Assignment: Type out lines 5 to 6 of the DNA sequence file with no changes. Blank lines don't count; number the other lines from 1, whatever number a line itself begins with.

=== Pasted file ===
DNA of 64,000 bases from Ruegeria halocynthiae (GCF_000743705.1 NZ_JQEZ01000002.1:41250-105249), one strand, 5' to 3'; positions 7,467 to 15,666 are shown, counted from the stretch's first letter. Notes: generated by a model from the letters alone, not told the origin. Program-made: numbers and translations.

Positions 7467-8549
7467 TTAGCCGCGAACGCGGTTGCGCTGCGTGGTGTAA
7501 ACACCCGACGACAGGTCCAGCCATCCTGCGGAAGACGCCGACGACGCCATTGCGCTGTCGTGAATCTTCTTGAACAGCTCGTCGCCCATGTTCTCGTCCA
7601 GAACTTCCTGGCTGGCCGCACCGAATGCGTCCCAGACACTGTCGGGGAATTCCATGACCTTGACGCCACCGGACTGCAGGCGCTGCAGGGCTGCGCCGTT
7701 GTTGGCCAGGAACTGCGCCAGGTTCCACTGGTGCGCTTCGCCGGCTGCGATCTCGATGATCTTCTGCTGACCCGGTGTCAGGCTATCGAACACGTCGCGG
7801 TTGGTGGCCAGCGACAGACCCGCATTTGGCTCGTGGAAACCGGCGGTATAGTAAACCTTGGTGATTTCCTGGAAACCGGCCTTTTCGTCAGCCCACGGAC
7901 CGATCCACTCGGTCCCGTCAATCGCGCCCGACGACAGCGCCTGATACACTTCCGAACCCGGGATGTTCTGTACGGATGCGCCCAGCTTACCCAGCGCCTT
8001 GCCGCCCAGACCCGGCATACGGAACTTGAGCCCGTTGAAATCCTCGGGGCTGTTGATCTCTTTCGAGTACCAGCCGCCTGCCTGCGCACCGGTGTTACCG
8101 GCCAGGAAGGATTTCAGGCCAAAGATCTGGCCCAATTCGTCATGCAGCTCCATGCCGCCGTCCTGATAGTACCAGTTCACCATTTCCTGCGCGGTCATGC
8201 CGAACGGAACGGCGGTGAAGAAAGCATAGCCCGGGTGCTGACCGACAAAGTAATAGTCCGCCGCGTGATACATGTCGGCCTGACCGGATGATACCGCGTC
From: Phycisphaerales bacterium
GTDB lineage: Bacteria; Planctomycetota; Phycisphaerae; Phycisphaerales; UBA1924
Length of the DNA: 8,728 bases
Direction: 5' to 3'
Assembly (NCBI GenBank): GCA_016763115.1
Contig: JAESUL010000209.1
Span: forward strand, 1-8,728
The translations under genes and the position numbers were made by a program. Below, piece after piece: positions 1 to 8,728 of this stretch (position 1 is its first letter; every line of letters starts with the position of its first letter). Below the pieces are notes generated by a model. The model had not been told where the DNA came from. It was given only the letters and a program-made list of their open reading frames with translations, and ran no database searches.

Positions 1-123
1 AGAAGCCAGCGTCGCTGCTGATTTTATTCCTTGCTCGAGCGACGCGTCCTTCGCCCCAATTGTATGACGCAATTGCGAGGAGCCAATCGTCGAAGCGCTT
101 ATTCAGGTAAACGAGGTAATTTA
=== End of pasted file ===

7601 GAACTTCCTGGCTGGCCGCACCGAATGCGTCCCAGACACTGTCGGGGAATTCCATGACCTTGACGCCACCGGACTGCAGGCGCTGCAGGGCTGCGCCGTT
7701 GTTGGCCAGGAACTGCGCCAGGTTCCACTGGTGCGCTTCGCCGGCTGCGATCTCGATGATCTTCTGCTGACCCGGTGTCAGGCTATCGAACACGTCGCGG